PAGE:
The third stage was ini­ti­ated at the end of 1975, with the dif­fer­ent nuclei of party recon­struc­tion, strength­ened with Oper­a­tion Return (1978) and extended with the recruit­ment of new cadre; espe­cially among youth, the urban poor, and under­em­ployed or unem­ployed work­ers. And this, in my opin­ion, was a new party. This was the party of the Ver­gara Toleda broth­ers, of Mauri­cio Mar­gret and of Aracely Romo. This party was until 1984 the one that would endure the weight of the strug­gle against the dic­ta­tor­ship.

The final stage, ini­ti­ated by the inter­nal cri­sis of 1986, sur­prised the MIR in a sit­u­a­tion of extreme weak­ness. The repres­sive blows had eroded its party struc­ture and cut off the rela­tion­ship of the party with the mass move­ment. The orga­ni­za­tion became frag­mented, but in that same sit­u­a­tion, the bases of what until today are known as “Mirista cul­ture” were installed, per­me­at­ing broad polit­i­cal and social move­ments.

FG: After its found­ing, in which var­i­ous rev­o­lu­tion­ary cur­rents par­tic­i­pated (lib­er­tar­ian, Chris­tian, Trot­sky­ist, Social­ist), the MIR seemed to cen­ter itself on a polit­i­cal-mil­i­tary strat­egy influ­enced by the Cuban expe­ri­ence. What were the cen­tral ideas and the­o­ret­i­cal-ide­o­log­i­cal axes of this orga­ni­za­tion?

IGD: It’s obvi­ous that in the ten­dency led by Miguel, there existed a clear ide­o­log­i­cal, polit­i­cal and eth­i­cal influ­ence from the Cuban Rev­o­lu­tion. What’s more, it can be main­tained that for this gen­er­a­tion of rev­o­lu­tion­ar­ies, the Cuban Rev­o­lu­tion was an appeal that demanded com­mit­ment. But Miguel and that gen­er­a­tion of rev­o­lu­tion­ar­ies always knew that the his­tor­i­cal con­di­tions of the rev­o­lu­tion­ary process in Chile, and, espe­cially, the con­di­tions of build­ing the left, pos­sessed par­tic­u­lar con­di­tions. From there they rejected Regis Debray’s foco the­ory.

The polit­i­cal-mil­i­tary the­sis of the MIR, until 1973, con­tem­plated the accu­mu­la­tion of social, polit­i­cal and mil­i­tary forces for the deploy­ment of an insur­rec­tionary war of the masses. That is to say, the fun­da­men­tal com­po­nent of the strate­gic design was the work­ers and the peo­ple. For that rea­son, the empha­sis of the MIR’s pol­i­tics in the most sig­nif­i­cant cycle of class strug­gle (1970-1973), was on con­struct­ing itself as a rev­o­lu­tion­ary van­guard to win the direc­tion of the mass strug­gle with­out renounc­ing direct action. This was under­stood as the deploy­ment of forms of legal, semi-legal and ille­gal strug­gle in a con­text of open class con­flict. The land takeovers, indige­nous land recov­er­ies, occu­pa­tions of man­u­fac­tur­ing cen­ters, con­fronta­tions with the shock troops of the right and the Chris­tian Democ­rats, and self-defense in the face of state vio­lence are the great­est expres­sion of the advances reached in this process -- advances that, in any case, were not suf­fi­cient. It’s nec­es­sary to say it, the MIR did not mature as a rev­o­lu­tion­ary van­guard and, as a con­se­quence, was not able to win the direc­tion of the whole of the pop­u­lar move­ment, only the most rad­i­cal­ized fringe of it.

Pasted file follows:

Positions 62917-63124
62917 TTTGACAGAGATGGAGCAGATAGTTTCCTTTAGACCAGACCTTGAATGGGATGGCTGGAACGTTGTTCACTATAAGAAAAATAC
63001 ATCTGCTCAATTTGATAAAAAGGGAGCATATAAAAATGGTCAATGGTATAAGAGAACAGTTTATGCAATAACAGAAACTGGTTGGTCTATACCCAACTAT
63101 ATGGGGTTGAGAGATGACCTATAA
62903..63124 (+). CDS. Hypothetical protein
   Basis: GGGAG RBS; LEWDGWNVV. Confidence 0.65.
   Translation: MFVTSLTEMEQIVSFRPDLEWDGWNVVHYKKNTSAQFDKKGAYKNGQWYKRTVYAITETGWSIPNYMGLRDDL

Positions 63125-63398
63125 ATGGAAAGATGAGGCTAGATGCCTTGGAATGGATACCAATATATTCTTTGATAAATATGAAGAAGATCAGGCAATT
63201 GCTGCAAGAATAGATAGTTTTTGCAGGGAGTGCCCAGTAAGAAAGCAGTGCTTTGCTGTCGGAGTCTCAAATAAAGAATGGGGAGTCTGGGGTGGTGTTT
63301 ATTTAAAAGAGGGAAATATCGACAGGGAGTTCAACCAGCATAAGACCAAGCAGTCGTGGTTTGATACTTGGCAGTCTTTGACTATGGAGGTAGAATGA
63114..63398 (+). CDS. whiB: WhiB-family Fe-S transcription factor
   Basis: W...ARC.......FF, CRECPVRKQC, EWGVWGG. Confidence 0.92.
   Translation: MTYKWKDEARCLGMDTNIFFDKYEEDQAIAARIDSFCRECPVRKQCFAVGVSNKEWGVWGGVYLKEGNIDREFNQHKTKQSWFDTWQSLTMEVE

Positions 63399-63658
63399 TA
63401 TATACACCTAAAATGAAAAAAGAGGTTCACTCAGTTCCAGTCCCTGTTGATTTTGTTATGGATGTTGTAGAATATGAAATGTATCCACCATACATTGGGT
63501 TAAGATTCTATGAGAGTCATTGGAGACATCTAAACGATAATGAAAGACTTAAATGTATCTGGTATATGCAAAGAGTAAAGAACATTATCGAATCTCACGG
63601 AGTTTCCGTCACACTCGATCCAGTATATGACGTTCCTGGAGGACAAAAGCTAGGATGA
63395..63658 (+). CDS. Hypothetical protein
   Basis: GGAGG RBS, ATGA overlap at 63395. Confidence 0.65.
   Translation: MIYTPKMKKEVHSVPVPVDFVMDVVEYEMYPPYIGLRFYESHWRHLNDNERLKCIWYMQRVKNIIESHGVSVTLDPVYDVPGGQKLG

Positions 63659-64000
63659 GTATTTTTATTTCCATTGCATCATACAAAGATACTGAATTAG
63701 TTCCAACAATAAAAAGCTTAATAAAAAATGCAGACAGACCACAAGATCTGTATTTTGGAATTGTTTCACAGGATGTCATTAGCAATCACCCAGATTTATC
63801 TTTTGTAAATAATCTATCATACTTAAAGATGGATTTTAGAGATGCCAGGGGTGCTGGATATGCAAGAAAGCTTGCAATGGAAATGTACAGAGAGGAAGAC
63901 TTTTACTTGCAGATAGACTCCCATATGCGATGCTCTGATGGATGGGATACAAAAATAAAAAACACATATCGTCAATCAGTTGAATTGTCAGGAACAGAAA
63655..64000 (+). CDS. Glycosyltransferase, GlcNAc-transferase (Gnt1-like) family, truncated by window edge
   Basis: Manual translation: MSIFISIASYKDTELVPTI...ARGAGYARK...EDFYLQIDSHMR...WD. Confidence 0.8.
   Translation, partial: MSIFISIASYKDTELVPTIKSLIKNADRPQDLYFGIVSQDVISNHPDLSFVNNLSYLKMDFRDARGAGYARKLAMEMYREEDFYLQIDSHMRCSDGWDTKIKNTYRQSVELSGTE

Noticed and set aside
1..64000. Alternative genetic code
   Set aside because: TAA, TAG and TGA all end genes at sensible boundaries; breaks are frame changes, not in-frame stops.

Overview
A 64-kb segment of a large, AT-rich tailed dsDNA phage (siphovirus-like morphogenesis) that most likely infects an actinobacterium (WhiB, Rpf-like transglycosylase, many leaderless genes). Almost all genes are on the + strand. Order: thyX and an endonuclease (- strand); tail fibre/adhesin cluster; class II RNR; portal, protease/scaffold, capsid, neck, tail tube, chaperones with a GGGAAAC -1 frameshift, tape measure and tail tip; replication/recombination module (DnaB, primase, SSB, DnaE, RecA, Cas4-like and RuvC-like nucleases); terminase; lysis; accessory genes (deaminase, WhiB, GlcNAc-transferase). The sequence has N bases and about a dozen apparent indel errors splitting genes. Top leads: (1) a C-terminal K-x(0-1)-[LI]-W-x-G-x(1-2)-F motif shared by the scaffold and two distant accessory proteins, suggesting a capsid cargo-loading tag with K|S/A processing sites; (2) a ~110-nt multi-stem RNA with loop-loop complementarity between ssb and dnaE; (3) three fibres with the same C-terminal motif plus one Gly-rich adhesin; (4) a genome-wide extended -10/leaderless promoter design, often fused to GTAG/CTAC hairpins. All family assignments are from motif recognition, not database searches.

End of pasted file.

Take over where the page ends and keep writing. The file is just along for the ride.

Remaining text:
FG: What kind of rev­o­lu­tion­ary party did the MIR rep­re­sent? Very often it’s called a cadre party or a party of “pro­fes­sional rev­o­lu­tion­ar­ies,” also empha­siz­ing the inter­nal ver­ti­cal­ism and the low lev­els of inter­nal democ­racy. What do you think about this? Viewed from today, what were its prin­ci­pal dif­fi­cul­ties or organic weak­nesses dur­ing the Pop­u­lar Unity and the dic­ta­tor­ship?

IGD: I said it before: there is no MIR. At least three MIRs exist, as well as a cul­tural con­ti­nu­ity. From those three MIRs, two can be iden­ti­fied with the Mirista tra­jec­tory and legacy. One of these is the MIR led by Miguel, between 1967 and liv­ing on a cou­ple of years more after his death. This party can be named a “cadre party,” artic­u­lated below the lead­er­ship of a widely rec­og­nized col­lec­tive direc­tion, valid and with impor­tant mass work stem­ming from the cre­ation of what were called “inter­me­di­ary fronts.” After this was the MIR that directed the anti-dic­ta­to­rial strug­gles, espe­cially in the 1978-1984 cycle. This sec­ond MIR, also call­ing itself a “cadre party,” was oblig­ated to build itself under­ground and to con­front harsh repres­sive attacks. In that sit­u­a­tion, the process of train­ing pro­fes­sional cadres was more com­plex and the deficits when com­pared with the pre­vi­ous gen­er­a­tions are more obvi­ous. But, against the odds, the com­mit­ment and the rev­o­lu­tion­ary will mea­sured up in sit­u­a­tions sig­nif­i­cantly more harsh than those of the 1970-1973 cycle.

In both cir­cum­stances, the require­ments of con­tin­gent pol­i­tics and ide­o­log­i­cal legacy of “demo­c­ra­tic cen­tral­ism” favored the con­struc­tion of a strongly cen­tral­ized party in which inter­nal democ­racy was reduced. Prob­a­bly today, in the cur­rent sit­u­a­tion of polit­i­cal and social strug­gle, this model of orga­ni­za­tion and polit­i­cal lead­er­ship seems inap­pro­pri­ate. But the Lenin­ist model of the party was the one avail­able to the rev­o­lu­tion­ar­ies of the 60s, 70s and 80s. And to that party model we chose to enter: no one forced us… To claim to eval­u­ate (and even reproach) those polit­i­cal prac­tices with the para­me­ters of the cur­rent con­text seems to me a dis­loy­alty.

FG: At forty years since the fall of Miguel Enríquez in com­bat, there are many young peo­ple that reclaim this rev­o­lu­tion­ary fig­ure: What does it mean to be Mirista in today’s Chile and what are the prin­ci­pal lessons that that gen­er­a­tion of anti-cap­i­tal­ist mil­i­tants of the 70’s handed down to us?